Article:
Women’s History Month: Elisabetta Geppetti reflects on Fattoria Le Pupille’s past, present, and future

For Women’s History Month, we asked Elisabetta Geppetti, owner of Fattoria Le Pupille, to reflect on her trailblazing career in Italian wine.

Date Icon March 24, 2022

Location Icon Wineries, People

The story of how you became a pioneer in the international wine world when you began to manage Fattoria Le Pupille has been told many times. What was it like to be a woman in Italian wine at that time?

I believe being a woman is an advantage for any kind of job. In my opinion, women are somehow more naturally inclined to lateral thinking, which is great for problem-solving by using a creative approach and this is useful to business management in general. Being a woman in the wine world at the time, when everything started, was a huge privilege to me. Everyone was fascinated by the fact that a young lady, could be so enthusiastic, curious, and passionate about wine. I felt so very welcomed everywhere, I loved it!

How have women’s roles in the wine industry changed over the arc of your remarkable career? Are there any memorable anecdotes you can share about how attitudes have evolved?

Personally, I have great respect for the similarity and differences between men and women. Here at Fattoria Le Pupille, we are very happy to have almost half of our team members women and the other half men, all with our differences and the things we have in common. The exchange among different identities and personalities — in our vision, it leads to new and better ideas.

Being a woman in the wine industry nowadays is completely normal and we are all treated the same. I remember back in the days, when I flew to the USA to have a wine tasting with Robert Parker and at the end of it, he gave me a whole basket with fruit and other delicious goodies because he thought I looked too tired and needed some food to cheer me up. I remember I was a young mother, too, at the time and I felt tired indeed. It was very nice of him to give me that beautiful basket and this is probably something we are losing today because while we are working towards the so-called gender equality, we tend to forget about embracing our differences too.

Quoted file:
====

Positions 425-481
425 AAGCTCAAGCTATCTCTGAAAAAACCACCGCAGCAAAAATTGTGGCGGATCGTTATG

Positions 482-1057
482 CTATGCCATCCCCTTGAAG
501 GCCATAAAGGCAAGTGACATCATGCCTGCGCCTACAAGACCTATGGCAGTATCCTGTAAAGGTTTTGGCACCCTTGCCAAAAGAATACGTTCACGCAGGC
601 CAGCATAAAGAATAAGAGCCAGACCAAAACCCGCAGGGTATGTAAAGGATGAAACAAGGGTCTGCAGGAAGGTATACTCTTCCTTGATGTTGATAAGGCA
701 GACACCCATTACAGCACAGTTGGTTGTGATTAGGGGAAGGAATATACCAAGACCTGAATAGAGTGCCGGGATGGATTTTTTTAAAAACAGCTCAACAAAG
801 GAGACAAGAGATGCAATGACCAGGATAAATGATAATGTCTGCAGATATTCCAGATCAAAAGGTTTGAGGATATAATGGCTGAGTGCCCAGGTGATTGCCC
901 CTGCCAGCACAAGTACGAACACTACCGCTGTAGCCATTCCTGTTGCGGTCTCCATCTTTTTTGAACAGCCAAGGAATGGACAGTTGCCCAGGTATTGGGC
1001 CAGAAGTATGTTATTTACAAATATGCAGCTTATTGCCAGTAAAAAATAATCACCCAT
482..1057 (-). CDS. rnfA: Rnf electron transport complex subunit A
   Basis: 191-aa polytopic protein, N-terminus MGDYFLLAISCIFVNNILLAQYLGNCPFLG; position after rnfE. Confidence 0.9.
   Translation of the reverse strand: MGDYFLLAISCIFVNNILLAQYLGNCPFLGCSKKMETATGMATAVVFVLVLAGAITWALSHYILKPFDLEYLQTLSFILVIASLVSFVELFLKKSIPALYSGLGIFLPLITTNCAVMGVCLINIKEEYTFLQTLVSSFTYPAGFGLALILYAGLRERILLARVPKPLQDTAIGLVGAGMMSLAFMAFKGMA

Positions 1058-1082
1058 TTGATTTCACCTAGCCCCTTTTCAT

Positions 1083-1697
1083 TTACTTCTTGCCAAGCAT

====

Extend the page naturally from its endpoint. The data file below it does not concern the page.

You’re often called the “Lady of Morellino” because of the incredible work you’ve done to shape the appellation as a producer of world-class wines. What were some of the wines that have inspired you? What were your wine “models” when you started out?

I have always been fond of Bordeaux wines. Many of them are my favorites but the one who inspired me particularly is Château Cos d’Estournel. I love how perfectly this wine reflects the very soul of Saint-Estèphe. This is what we are trying to do with our wines: Making them universally acknowledged but totally in line with Maremma’s terroir vocation.

One of your wines receiving a lot of attention these days is the Morellino di Scansano. It’s finally getting the love it deserves! Ray Isle recently featured it in Food & Wine magazine. Can you share its story? Has the winemaking style changed over the years?

Morellino di Scansano is the wine that our grandfathers used to drink while working in the fields when they had no other food except wine. It was a wine with less structure and complexity, of course. It never got over 10 percent in alcohol but it used to be this land’s identity.

Nowadays, Morellino is not considered food anymore. It represents a moment of joy and pleasure, a wine to share with friends and loved ones. This is the main evolution of it, I would dare to say.

Saffredi needs no introduction as one of Italy’s most coveted and collectible wines. When you produced the earliest vintages, did you expect it to become such an iconic label? Has winemaking changed over the years?

I have five kids and I consider Saffredi my sixth one.

Yes, I have always known that it would become a great wine because my dream about it was big. I believe Fattoria Le Pupille is a very dynamic winery and we always tend to get better at what we do. We tend to search the perfection by always improving the packaging system, by applying the most updated techniques in the wine-making process. But the style is still the same.

The eponymous Le Pupille, your farm’s newest wine, is 100 percent Syrah, aged in amphora. It’s already receiving top scores and rave reviews from critics. It’s also the first wine from the estate whose production is overseen by your daughter Clara. What inspired you and Clara to age in amphora?

As I just mentioned, we are very dynamic as a wine producer and still full of dreams.

I loved the idea of making a great Syrah in Maremma and Clara always dreamed of creating a brand new wine on her own. It had been such a fantastic experience to work on it with my daughter and we are so pleased with the outcome of it.

Why amphora? There are no rules or recipes for making wine. We just have made several experiments throughout the years and finally decided that the process that envisioned a long maceration in terracotta jars, gave us the wine we dreamed about.